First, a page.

****Trigger Warning****

Mention of suicide. Please do not continue reading if the content will upset you in any capacity. If you do need help, please call The Suicide Prevention Hotline: 1-800-273-8255 <3


Frames are wonderfully useful simple things. We use them all the time. They are used in most aspects of our lives, many times without us even realizing it. The way things are framed determines everything from what something looks like to its function in our world.

We worry about frames pretty often as well. At least I do. Whether there are termites in the frame of my house. If the picture frame I hung is straight. If that accident messed up the frame of my car.

For something so simple, useful, and prolific in our everyday lives, most of us tend to overlook the frame that makes all of these things make sense. The way we frame our perception.

As Marines, we are taught that discipline is instant willing obedience to orders. Stimulus and response. Action. Reaction. In life or death situations, this is a useful frame of thinking to ensure your survival. It is basic, raw, and primal. But, when you approach your entire life that way it causes issues. You don’t need to try it. It ends badly, trust me.

After I was retired, I kept that stimulus and response framework that I had used while on active duty.

That thought/behavior pattern continued until I reached a breaking point. Mine was sitting on the edge of a bed feeling the steel of the slide of the 1991 scrape against my teeth. Trying to gather up the courage to make the pain stop.

I am glad I couldn’t.

My framing was all screwed up.

Now, there were many factors to take into account. Chronic pain, side effects from seven different meds, and a whole mess of life’s circumstances that I am also very thankful are behind me. Most of the things on that list were and still are beyond my power to control. What I realized was in power was my outlook on ANY given situation, and how I respond.

Man, was that a powerful realization. How we frame our thoughts affects how we perceive our world. If it sounds simple. That’s because it is.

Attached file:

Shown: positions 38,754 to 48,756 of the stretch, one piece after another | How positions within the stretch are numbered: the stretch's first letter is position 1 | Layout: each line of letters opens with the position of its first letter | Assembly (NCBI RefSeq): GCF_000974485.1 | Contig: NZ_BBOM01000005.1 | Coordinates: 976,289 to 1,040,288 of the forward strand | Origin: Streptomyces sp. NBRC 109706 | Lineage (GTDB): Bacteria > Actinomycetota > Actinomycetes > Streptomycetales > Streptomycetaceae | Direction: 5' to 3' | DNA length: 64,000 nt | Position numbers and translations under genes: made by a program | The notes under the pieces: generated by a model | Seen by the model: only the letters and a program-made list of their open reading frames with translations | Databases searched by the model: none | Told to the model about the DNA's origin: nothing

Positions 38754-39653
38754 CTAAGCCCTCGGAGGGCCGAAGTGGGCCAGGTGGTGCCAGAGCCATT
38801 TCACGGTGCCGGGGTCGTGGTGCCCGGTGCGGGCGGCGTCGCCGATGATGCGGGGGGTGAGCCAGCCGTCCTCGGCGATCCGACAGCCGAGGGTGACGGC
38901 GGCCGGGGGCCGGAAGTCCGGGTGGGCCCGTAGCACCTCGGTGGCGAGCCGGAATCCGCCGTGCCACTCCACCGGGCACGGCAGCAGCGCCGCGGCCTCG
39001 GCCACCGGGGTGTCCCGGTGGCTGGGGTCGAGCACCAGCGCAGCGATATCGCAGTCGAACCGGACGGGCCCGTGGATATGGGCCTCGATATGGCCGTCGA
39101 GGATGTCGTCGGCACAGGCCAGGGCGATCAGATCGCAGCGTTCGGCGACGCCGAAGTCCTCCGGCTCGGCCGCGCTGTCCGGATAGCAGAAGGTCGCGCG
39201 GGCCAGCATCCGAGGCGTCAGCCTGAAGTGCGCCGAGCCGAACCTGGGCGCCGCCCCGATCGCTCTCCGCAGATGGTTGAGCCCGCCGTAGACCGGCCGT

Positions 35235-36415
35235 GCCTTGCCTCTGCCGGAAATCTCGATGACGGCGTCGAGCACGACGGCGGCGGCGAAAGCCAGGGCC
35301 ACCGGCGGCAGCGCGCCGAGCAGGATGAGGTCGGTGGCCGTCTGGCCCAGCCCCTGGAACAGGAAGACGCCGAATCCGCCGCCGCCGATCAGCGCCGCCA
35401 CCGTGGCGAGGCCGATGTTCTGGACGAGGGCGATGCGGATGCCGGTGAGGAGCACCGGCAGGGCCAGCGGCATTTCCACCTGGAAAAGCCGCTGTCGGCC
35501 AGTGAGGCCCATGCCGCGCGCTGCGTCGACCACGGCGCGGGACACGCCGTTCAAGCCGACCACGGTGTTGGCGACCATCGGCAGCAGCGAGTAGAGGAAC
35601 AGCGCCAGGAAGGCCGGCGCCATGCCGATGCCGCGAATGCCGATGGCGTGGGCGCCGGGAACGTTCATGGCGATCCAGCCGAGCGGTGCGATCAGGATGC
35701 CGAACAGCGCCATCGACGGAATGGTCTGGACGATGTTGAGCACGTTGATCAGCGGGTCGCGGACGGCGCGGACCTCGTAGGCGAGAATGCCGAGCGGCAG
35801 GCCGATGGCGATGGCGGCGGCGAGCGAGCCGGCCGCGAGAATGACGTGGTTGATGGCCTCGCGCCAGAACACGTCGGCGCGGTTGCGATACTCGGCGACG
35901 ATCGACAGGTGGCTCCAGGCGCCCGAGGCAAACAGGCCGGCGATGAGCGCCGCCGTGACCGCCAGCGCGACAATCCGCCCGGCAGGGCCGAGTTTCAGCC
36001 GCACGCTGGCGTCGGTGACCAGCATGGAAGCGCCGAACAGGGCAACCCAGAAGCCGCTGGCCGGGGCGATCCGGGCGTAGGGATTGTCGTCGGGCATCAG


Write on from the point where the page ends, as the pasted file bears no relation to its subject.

If everything were black and white.

Our world would be just left and right.

No curves.

No slopes.

No gray.

No green.


No beauty to be seen.


People confuse simple and easy all the time.

I have found myself making that mistake more than once. But simple things become easy when we practice them. We just have to make that conscious choice and put forth the effort to be at least as aware of ourselves as we pretend to be of others.

Recently, I took my boys camping at a river near our house. I enjoy using those opportunities to teach them things. This trip, as with most to the river, we built a small dam out of stones and dirt to create a pool for us to lay and relax in. It was wonderful to watch the twins work together on this little project. Between my direction and their muscles, we had a nice little pool to enjoy the water in fairly short order.

Collin and I were laying in the pool, chit-chatting and watching the water spill over and between the stones at the top of our dam. My son remarked that watching the water go over the rocks up close looked so fast and rough. He was right it did.

From up close it looked downright violent.

So, I told him to stand up, and when he did, I asked him what it looked like. He squinted his eyes and leaned down a bit searching for what he had just witnessed not 15 seconds before.

He took so long to respond that I had to ask again to make sure he’d heard me.

He said, “Dad, I can’t even see the spot I was looking at anymore.” And without missing a beat, his brother said, “The water you were looking for is gone anyway, so what does it matter?”

To which Collin replied, “I guess things change when you take a step back.”

I had been trying to teach myself that lesson for years. They got it in a weekend at the river. Lessons are everywhere in business and life. Shift your focus and you will find them.

Be Mindful. Be Kind. Be Prepared.